C'mon Hollywood: How to reboot The Crow (if you must)
THE CROW is one of the most significant influences on me, both as a comic reader and artist. It is the first book to challenge me outside of your average superhero books by diving deep into the uglier side of humanity with a lean on our dark, vengeful nature as well as the horrific deeds of those that would push us into that frame of mind. Writer/artist James O’Barr created THE CROW out of his own pain from the death of his girlfriend, making a brutal, heartfelt work of intended catharsis, while drawing on musical influences from Joy Division and The Cure, as well as the physical characteristics of Iggy Pop and Peter Murphy of Bauhaus.
Director Alex Proyas, a music video director, took on the gig of bringing O’Barr’s graphic novel to life in 1993, casting martial arts rising star Brandon Lee in the lead role. Lee was untested in such a role at the time, but had sought to rise above the pigeonhole of the martial arts genre, even turning down a role in A FEW GOOD MEN to take on the mantle of Eric Draven in THE CROW, a role he fully embraced down to its very roots. Tragically, Lee was killed on set towards the end of production, making the film not just an amazing adaptation of the character, but the last of Lee’s legacy on film.
After that, a series of awful sequels and an uninspired TV show followed, none of them ever coming close to Proyas and Lee’s film. The gothic tone and style were empty in every follow up, try as they did to capture it, leaving 1994’s THE CROW as the adaptation to beat to this day. Since the last entry in the series, producer Ed Pressman has been attempting to revitalize the franchise with a reboot with the likes of directors Stephen Norrington (BLADE), Nick Cave, Juan Carlos Fresnadillo and stars Mark Wahlberg, Bradley Cooper, and James McAvoy toying with the role of Draven. Each of these creative teams has fallen apart, leaving the reboot in limbo, while fans of the original cry foul on the seemingly “untouchable” property.
However, producer Ed Pressman recently hired F. Javier Gutierrez (BEFORE THE FALL) to direct from a script by Cliff Dorfman (WARRIOR) with the most recent rumor of Tom Hiddleston (THE AVENGERS) in contention for the role of Eric Draven. As someone who holds the original THE CROW as the quintessential version and a fitting, if not ironically dark, tribute to Lee, this news made me actually feel that there was room for a reboot, but under certain conditions:
1) Hiddleston must be cast – After a star-making turn as Loki in both THOR and THE AVENGERS, Hiddleston has shown that he has the skill to pull off a creepy, dark character that is riddled with charisma, depth, and fury, making for a hell of a menacing incarnation. Hiddleston also possesses the lithe, athletic physicality that embodies the character of Eric Draven. With his classically trained background and penchant for owning the roles he takes on, I have no doubt that Hiddleston would simply own as Eric Draven. In fact, I would venture to say that no other actor should even be considered at this point. It's the most inspired decision so far and producers should be doing everything they can to lock him down.
2) Adapt the graphic novel with integrity – Obviously, we know that things will invariably change or be amended for the big screen, but anyone that’s read the graphic novel knows that there is a wonderful plethora of material that never saw the light of day in any of the films thus far. Proyas shot sequences of the Skull Cowboy character, but they never made it into the film and a number of alterations were made in the origin of Draven’s journey to becoming The Crow. O’Barr has a number of gorgeous, dark, and painfully beautiful pieces of art that are begging to see life on the big screen and it would be awesome to see them finally grace the screen. In short, if you’re doing a reboot, it simply won’t do to adapt anything other than the source material.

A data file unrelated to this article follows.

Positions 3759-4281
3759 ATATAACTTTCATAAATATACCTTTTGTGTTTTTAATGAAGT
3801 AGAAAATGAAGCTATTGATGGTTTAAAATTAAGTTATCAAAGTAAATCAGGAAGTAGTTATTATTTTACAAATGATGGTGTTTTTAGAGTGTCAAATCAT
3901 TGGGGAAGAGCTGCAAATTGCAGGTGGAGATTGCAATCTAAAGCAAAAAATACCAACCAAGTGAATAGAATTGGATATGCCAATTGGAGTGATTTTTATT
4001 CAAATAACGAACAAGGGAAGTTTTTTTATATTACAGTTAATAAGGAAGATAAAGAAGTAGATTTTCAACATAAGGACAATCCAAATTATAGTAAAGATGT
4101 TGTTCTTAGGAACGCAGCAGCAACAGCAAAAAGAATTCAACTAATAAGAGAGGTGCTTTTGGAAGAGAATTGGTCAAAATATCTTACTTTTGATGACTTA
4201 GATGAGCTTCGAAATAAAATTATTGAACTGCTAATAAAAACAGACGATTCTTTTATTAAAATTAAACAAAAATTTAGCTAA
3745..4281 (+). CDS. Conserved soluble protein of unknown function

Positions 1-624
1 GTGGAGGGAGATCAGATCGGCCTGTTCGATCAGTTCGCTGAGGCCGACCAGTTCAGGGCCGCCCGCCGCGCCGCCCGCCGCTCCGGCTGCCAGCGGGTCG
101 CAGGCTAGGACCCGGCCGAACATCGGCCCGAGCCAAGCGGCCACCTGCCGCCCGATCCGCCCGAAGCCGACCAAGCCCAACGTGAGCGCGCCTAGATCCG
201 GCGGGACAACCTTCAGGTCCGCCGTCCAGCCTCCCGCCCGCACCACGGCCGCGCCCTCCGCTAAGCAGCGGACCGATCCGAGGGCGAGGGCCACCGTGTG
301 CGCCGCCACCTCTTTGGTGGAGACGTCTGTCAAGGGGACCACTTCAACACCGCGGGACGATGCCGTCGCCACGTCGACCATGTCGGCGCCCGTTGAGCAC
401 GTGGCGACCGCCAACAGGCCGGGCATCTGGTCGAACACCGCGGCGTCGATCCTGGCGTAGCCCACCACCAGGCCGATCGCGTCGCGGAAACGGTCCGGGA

3) Focus on the inspiration that created the character – Loss, pain, revenge, love, and tragedy grace every page of the graphic novel. Turning this reboot into some kind of comic book action film is going the absolute wrong direction. There’s plenty of violence to be had, but to home in on that and make it the main factor in selling the film is a mistake. THE CROW is a gothic revenge tale born of tragedy and it should be adapted as such. This isn’t THE AVENGERS or even THE DARK KNIGHT. This is much darker material and should be handled as such. If a PG-13 is even considered for THE CROW, the producers have lost all understanding of what the character is.
Like many of you, I am leery of a reboot. Mostly, I’m against it, but if they follow the suggestions above and make something born of integrity and style, paying careful attention to bringing the graphic novel to life, rather than make something that’s “kinda” like it, then it’s doomed to fail. We don’t have much to lose, really, as the original has lost none of its luster throughout the years, but it would be nice to see a reboot that was worth the trip back to the drawing board.
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|Extra Tidbit:||James O'Barr recently returned the The Crow character in IDW comic's The Crow: Skinning The Wolves, a WWII death camp tale. I highly recommend checking it out. It's full of the same type of dark, violent, tragic, and horrifying themes that made the original graphic novel so great.|